The National Technology Readiness Survey found that people with Web access at home and at work spend an average of 3.7 hours per week surfing for personal use at work, according to a report on CNET News.com. But they also spend more time, 5.9 hours per week, logging on from home so they can work.
The study also found that shopping activity fell among those who surfed at work compared with 2001, a trend researchers blamed on the economy. Only 48% bought an item costing less than $100 from work, compared with 53% the year before. Fewer people also booked travel online in 2002.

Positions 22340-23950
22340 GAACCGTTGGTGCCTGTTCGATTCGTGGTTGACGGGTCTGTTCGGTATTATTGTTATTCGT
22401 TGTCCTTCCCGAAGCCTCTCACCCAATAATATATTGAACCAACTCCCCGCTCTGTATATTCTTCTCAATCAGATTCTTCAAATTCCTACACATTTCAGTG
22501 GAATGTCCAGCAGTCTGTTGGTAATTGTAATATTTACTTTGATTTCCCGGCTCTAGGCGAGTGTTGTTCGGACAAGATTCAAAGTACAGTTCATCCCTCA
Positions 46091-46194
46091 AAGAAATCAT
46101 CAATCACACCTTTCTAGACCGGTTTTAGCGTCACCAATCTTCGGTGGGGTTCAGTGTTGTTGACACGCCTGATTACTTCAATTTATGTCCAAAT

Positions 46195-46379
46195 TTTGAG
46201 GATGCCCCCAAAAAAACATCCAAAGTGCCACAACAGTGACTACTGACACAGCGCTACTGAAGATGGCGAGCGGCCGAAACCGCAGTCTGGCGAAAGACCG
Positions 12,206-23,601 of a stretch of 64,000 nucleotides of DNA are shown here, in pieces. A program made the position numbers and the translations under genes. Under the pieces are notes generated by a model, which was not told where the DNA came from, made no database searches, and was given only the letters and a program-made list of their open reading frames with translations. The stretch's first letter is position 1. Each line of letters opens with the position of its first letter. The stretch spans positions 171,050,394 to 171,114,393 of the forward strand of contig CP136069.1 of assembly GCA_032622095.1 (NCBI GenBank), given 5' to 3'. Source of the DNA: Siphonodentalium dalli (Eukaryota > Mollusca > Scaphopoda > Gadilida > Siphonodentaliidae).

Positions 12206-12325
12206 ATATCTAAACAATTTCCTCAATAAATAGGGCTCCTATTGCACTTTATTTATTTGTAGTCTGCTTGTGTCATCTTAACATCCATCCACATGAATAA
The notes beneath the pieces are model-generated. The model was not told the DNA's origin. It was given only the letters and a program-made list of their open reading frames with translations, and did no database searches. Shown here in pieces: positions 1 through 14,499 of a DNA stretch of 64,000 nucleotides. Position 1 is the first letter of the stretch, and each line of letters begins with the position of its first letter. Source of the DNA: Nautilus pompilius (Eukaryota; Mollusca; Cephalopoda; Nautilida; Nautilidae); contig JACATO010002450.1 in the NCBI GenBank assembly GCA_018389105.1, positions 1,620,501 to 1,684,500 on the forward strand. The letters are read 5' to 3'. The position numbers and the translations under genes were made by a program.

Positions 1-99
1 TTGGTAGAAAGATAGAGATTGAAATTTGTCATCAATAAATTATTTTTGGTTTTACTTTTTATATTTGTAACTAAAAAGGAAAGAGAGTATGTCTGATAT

Activities on the rise among work surfers included:
- paying bills online
- checking utility accounts
- conducting transactions with government Web sites.
The study comes as more and more employers are cracking down on personal Web surfing. Some companies recently have started blocking dating sites, gaming sites and instant messaging services, fearing that such activities are sapping corporate bandwidth and diverting attention from work.
The survey, conducted by the University of Maryland Robert Smith School of Business along with marketing company Rockbridge Associates, surveyed 501 people in December 2002.
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